My application process was not very complicated, especially considering the typical MFA application process. I already knew I liked CSU Fresno writing professor Steve Yarbrough’s teaching style because I had taken one beginning creative writing course during undergrad with him. And I wanted to be close to home. So, without consulting any writing magazines or lists of Top Tier MFA programs, I applied to California State University, Fresno. Yes, just one school. And was elated when I got in.
The workshops, including non-fiction and poetry, were all conducted using the glass-booth style, a term I just recently became aware of, where the author is not allowed to speak during discussion of his or her story.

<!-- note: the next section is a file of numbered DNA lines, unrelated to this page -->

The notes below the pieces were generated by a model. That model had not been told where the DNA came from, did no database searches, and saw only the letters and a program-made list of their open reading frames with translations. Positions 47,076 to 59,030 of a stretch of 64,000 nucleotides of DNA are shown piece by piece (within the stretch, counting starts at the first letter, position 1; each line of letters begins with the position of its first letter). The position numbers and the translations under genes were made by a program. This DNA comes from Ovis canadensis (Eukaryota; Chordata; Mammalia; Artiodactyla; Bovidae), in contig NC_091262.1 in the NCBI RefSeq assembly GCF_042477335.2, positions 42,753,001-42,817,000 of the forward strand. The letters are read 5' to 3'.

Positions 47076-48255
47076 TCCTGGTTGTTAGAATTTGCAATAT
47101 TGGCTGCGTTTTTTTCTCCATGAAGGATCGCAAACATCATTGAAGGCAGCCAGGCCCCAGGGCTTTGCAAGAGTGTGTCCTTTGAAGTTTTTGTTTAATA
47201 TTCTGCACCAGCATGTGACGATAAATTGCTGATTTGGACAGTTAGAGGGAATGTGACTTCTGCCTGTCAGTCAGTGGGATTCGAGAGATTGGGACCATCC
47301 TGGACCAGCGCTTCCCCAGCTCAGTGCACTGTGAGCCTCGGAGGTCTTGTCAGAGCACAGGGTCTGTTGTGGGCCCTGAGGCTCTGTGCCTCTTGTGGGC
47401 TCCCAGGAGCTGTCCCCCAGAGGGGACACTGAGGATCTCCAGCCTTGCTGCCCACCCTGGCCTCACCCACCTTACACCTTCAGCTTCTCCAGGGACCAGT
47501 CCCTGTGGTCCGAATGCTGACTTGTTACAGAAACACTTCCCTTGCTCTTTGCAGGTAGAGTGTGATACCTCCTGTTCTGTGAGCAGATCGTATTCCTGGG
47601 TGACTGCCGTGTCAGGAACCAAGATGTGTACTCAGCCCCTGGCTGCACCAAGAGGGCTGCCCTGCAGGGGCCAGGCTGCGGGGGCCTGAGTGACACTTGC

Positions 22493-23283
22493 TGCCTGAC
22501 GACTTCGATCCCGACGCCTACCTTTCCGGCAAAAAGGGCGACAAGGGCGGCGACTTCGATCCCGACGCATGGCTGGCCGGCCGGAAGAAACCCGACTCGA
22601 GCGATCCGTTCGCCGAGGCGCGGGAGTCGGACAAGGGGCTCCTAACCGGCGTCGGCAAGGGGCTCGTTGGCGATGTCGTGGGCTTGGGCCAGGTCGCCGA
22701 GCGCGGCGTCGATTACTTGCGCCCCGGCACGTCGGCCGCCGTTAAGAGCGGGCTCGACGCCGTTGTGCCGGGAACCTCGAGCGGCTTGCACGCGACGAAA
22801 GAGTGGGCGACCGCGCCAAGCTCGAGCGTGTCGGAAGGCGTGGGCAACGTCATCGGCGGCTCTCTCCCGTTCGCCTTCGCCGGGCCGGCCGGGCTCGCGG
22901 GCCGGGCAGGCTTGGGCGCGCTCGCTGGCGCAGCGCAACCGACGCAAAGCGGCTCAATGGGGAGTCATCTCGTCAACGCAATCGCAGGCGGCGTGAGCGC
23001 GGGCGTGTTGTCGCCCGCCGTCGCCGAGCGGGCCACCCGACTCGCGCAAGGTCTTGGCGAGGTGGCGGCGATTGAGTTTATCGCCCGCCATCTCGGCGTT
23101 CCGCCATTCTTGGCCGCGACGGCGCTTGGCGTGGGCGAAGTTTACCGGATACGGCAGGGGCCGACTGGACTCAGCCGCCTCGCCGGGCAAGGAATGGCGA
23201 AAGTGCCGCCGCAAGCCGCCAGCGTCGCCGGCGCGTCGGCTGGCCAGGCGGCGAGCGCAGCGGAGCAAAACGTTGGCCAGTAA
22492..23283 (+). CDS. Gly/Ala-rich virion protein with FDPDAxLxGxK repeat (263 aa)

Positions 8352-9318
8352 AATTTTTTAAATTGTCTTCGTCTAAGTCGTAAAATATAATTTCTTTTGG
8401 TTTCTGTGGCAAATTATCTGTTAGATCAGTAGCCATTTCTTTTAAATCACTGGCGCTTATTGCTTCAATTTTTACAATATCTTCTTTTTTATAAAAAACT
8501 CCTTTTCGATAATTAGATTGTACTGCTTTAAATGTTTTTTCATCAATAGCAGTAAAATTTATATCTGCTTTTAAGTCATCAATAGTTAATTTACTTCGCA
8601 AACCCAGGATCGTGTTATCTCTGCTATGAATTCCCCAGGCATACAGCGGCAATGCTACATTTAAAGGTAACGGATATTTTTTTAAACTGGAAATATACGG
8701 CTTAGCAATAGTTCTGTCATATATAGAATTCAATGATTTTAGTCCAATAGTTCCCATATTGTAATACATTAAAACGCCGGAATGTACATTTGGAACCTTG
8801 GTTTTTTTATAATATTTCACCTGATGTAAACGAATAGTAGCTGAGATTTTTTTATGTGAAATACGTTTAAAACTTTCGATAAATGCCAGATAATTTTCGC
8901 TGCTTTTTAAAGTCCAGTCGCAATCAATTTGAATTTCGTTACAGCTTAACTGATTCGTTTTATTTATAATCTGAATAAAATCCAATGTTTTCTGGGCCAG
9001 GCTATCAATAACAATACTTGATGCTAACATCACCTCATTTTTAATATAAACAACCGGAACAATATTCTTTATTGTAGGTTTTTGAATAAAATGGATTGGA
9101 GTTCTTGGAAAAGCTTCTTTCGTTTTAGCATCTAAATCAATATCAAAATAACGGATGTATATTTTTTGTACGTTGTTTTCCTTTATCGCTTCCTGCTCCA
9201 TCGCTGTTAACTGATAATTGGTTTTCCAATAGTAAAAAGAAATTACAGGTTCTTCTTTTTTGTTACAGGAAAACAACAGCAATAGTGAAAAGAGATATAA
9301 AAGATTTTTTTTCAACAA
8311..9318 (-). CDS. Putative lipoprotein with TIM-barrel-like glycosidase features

The two fiction writers in residence at the time, Steve Yarbrough, who is now at Emory, and Liza Wieland, now at East Carolina, were both polar opposites in their teaching and writing styles. Both were very talented, but I found Liza a bit too highbrow for me. She has a Ph.D. from Columbia and did her undergrad at Harvard, which are obviously not negatives, but her approach to fiction seemed like it was more academic than from a storytelling perspective. I took some classes with her during undergrad and only two during my MFA because her house flooded in North Carolina and she returned there in the middle of a semester. Thankfully, Steve Yarbrough was the other option. Let me rephrase: he was the only option, so thank goodness he is awesome.